My Employee Is Suing Me. What Should I do?
Director of People Operations
Director of People Operations
Just as the title suggests, in this blog post we will explore a situation that almost every business has dealt with or is likely to deal with at some point – an employee lawsuit.
As a business owner, you are responsible for hiring, managing and letting go of employees. Whether real or perceived, many situations could end up in a lawsuit – sexual harassment, discrimination, wage, overtime and wrongful termination.
In fact, according to Hiscox’s Guide to Employee Lawsuits 1 in 5 businesses gets hit with a lawsuit from a former or current employee. The average cost to defend and settle such a case is $160,000.
Employee lawsuits can also include invasion of privacy and disclosure of personal information of an employee. One of the recent cases in California Rojas v. HSBC Card Services involved an employee suing her employer for recording private calls that she made from a work phone. Even though she was aware that HSBC routinely records calls made from company phone, the court of Appeals reversed the original decision and ruled in favor of the plaintiff. The reason being, both parties on the call must be notified and must consent to their call being recorded.
In another recent case, Panda Express just settled a discrimination lawsuit, agreeing to pay $600,000 to affected workers. The lawsuit alleged that the fast food giant discriminated against workers that were not US citizens. Panda Express required it’s employees who were permanent citizens to confirm their legal status and authorization to work in the USA; however, it did not require it of workers who are US citizens.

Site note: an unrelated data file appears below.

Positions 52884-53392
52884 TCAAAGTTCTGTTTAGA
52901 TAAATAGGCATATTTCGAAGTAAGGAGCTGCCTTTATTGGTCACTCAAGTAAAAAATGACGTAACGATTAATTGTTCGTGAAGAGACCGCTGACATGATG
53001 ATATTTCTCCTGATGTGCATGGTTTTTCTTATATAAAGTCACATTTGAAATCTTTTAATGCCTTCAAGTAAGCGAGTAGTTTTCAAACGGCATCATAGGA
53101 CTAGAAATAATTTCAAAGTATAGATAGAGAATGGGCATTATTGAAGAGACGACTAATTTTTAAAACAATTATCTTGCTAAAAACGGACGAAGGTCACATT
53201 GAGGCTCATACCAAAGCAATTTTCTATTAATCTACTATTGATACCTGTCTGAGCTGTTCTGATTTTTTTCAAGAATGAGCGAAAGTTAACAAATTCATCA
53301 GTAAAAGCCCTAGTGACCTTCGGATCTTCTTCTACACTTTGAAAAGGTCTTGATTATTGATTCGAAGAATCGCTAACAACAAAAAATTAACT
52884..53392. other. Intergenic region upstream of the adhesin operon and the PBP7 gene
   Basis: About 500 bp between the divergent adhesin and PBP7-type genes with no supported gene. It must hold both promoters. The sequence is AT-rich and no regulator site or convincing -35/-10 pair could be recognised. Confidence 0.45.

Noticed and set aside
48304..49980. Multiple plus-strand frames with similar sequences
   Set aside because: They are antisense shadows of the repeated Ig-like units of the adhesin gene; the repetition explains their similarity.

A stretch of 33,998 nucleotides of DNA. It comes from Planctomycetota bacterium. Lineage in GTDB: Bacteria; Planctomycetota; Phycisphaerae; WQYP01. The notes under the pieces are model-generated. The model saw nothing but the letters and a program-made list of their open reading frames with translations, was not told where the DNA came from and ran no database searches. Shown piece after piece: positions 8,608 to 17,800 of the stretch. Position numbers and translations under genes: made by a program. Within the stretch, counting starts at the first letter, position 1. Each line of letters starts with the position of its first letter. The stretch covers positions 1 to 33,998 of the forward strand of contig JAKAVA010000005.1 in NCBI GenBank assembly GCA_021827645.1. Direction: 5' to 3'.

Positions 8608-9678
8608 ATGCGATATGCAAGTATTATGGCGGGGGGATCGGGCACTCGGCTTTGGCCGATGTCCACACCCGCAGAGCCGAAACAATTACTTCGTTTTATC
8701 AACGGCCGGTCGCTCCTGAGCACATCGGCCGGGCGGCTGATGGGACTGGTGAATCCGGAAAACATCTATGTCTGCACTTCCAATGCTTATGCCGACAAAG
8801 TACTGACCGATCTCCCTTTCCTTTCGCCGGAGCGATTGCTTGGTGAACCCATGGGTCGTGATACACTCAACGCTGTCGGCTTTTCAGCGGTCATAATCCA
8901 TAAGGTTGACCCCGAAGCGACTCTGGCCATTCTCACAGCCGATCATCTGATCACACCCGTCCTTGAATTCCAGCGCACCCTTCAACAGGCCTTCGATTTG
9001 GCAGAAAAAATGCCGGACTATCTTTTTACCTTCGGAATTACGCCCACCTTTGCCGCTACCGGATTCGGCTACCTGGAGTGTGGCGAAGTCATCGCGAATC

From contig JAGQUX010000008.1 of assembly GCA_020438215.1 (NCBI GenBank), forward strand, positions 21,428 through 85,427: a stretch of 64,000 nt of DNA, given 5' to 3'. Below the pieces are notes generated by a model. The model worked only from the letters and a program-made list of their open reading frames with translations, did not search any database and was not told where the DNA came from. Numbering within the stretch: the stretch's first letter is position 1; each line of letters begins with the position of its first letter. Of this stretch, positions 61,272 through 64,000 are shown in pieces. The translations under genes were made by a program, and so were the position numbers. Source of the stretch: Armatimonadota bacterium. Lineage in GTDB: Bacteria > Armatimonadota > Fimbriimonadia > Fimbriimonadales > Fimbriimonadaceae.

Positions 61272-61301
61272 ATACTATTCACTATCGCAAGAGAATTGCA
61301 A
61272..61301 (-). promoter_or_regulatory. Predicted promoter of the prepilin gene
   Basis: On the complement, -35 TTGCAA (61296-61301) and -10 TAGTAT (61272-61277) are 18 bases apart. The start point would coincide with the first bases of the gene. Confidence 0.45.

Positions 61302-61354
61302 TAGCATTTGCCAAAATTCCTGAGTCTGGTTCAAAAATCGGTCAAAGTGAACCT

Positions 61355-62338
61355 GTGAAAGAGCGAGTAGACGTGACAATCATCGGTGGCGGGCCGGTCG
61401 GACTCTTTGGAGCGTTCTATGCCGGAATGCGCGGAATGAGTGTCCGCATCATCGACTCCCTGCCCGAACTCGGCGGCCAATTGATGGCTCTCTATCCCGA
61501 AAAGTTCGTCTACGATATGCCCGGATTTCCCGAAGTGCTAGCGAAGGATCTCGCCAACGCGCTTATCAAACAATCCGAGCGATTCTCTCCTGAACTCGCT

Both of these cases did not include malicious act on the part of the business. Yet, the cost just to defend such a lawsuit is hundreds of thousands of dollars.
Now let’s see in detail what types of lawsuits are prevalent in the employment law domain.
Discrimination is the unfair treatment of employees because they possess certain protected characteristics or are members of protected groups. These include (but are not limited to)
In a state law disability claim of Barbuto v. Advantage Sales and Marketing, as a condition of her employment at ASM, Ms. Barbuto was required to undergo a drug test. She had informed her future employer about her Crohn’s disease which she treated with medical marijuana. As expected, she failed the drug test and was subsequently let go from her job.
In the landmark opinion, the court determined that the use of medical marijuana falls under the protection of ADA and that the employer needs to provide reasonable accommodations (for example, finding out if there is possibly an alternative treatment for the disease).
Unlike a discrimination, which relates to unfair treatment, harassment is an adverse act towards a specific individual. For example, a woman that is called demeaning names because she is a woman is a victim of harassment. If that woman is denied a promotion on the basis that she is a woman, she is a victim of gender discrimination.
A major sexual harassment lawsuit was brought forth in 2016 in the case of Gretchen Carlson v. Roger Ailes. The former broadcaster Ms. Carlson filed a sexual harassment lawsuit against Fox’s CEO Roger Ailes alleging she was fired for refusing Mr. Ailes’ advances and suffered “pervasive harassment” while at work.
Retaliation is an adverse action taken by the employer towards the employee in response to making a discrimination or a harassment complaint or blowing the whistle on the employer if it’s a protected activity (protected activities are actions which an employee cannot be fired for, full details here). Retaliation may include demotion, cutting of hours or pay, firing, or a negative review of the employee.